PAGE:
Haleakala, located on the Hawaiian island of Maui was one of the most incredible national parks we've ever visited. There is nothing like standing atop a dormant volcano 10,000 feet above sea level and taking in the view. This is a sacred place to the native Hawaiians and it's easy to understand why. The volcano is dormant, and erupted perhaps as recently as the 17th century, although exact dates are unknown.
Getting there: The road up to Haleakala is not for the faint of heart, but if you can do the Maui Road to Hana, you can make it up to the top. It's a two lane road that passes through a variety of scenes, from the jungle near the coast, to damp wooded regions full of lavender farms and plants that prefer cooler temperatures, to the frigid dessert area at the top. The road is full of dangerous turns and complete drop offs so go slowly.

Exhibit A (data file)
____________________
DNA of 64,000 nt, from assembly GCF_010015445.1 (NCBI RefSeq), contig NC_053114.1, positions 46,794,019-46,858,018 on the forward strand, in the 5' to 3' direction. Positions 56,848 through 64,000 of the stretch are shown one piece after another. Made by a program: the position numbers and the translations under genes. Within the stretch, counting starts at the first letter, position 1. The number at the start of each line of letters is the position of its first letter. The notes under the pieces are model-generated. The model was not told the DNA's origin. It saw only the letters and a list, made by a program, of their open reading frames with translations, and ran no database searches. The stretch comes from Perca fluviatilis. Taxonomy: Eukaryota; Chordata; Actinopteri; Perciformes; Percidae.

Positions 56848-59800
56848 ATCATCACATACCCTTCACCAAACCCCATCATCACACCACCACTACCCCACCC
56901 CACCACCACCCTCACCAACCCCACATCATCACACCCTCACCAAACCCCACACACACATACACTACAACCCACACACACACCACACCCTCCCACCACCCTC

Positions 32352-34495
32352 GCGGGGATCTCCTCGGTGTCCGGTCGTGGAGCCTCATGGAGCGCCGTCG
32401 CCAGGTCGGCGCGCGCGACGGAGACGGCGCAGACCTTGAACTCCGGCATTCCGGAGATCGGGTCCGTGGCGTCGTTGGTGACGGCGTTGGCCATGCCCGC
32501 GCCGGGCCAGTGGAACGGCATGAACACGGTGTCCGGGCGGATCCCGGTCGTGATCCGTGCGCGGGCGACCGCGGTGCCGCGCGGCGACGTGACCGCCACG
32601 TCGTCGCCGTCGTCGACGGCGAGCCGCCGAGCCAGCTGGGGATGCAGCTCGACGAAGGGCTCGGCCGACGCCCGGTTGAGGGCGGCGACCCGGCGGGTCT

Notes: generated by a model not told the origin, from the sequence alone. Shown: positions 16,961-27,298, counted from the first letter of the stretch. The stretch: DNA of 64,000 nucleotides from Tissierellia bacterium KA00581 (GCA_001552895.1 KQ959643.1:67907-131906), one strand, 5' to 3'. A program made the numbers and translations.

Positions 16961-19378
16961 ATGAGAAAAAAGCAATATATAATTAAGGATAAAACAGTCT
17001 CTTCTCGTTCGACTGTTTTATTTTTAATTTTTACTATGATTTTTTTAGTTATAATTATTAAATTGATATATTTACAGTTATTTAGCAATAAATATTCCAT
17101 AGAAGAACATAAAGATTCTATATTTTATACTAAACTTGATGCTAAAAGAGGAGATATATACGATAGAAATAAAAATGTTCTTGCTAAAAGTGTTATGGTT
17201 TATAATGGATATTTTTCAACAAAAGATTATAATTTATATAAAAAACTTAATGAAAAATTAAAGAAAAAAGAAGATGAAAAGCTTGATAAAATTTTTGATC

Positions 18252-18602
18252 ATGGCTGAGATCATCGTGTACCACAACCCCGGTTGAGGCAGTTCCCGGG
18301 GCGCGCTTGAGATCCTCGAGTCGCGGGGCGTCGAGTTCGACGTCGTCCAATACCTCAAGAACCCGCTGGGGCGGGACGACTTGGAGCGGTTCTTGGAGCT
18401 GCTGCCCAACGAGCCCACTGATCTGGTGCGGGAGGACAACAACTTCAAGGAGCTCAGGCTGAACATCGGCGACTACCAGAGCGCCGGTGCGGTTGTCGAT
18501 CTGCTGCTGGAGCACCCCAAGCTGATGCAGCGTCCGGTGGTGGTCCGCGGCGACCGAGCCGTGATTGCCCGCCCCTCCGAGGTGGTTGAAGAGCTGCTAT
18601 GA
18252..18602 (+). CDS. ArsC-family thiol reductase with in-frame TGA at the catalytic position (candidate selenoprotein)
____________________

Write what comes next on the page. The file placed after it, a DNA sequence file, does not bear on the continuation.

What to do: At the top, we simply walked around. The elevation change is noticeable so drinking lots of water and taking it slow are highly recommended. When (if) we have the opportunity to return we may bike down the mountain, hike along the many paths of the volcano, go horseback riding, or camp. There are several cabins atop the mountain, but they get booked pretty far in advance.
Additionally, the Road to Hana also loops into the park as it winds around the backside of the volcano. The landscape on this side is barren but stunning and well worth the drive. This part of Haleakalā also boasts stunning hiking paths to various waterfalls.
Where to eat: If you'e on Maui, you need to eat at Mama's Fish House in Paia, a town very close to the road up Halakealā. If you'd like a nice, organic grocery store, Mana Foods in Paia is the place for you. We bought supplies here and made sandwiches for our treks into the park. Food in Hawaii is expensive, so buying groceries and making most of our meals was the cheapest way to go.
Where to stay: I can recommend Air B&B for those looking to stay around Haleakalā. There are hotels and resorts on Maui, but the majority of them are located on the opposite, busier side of the island.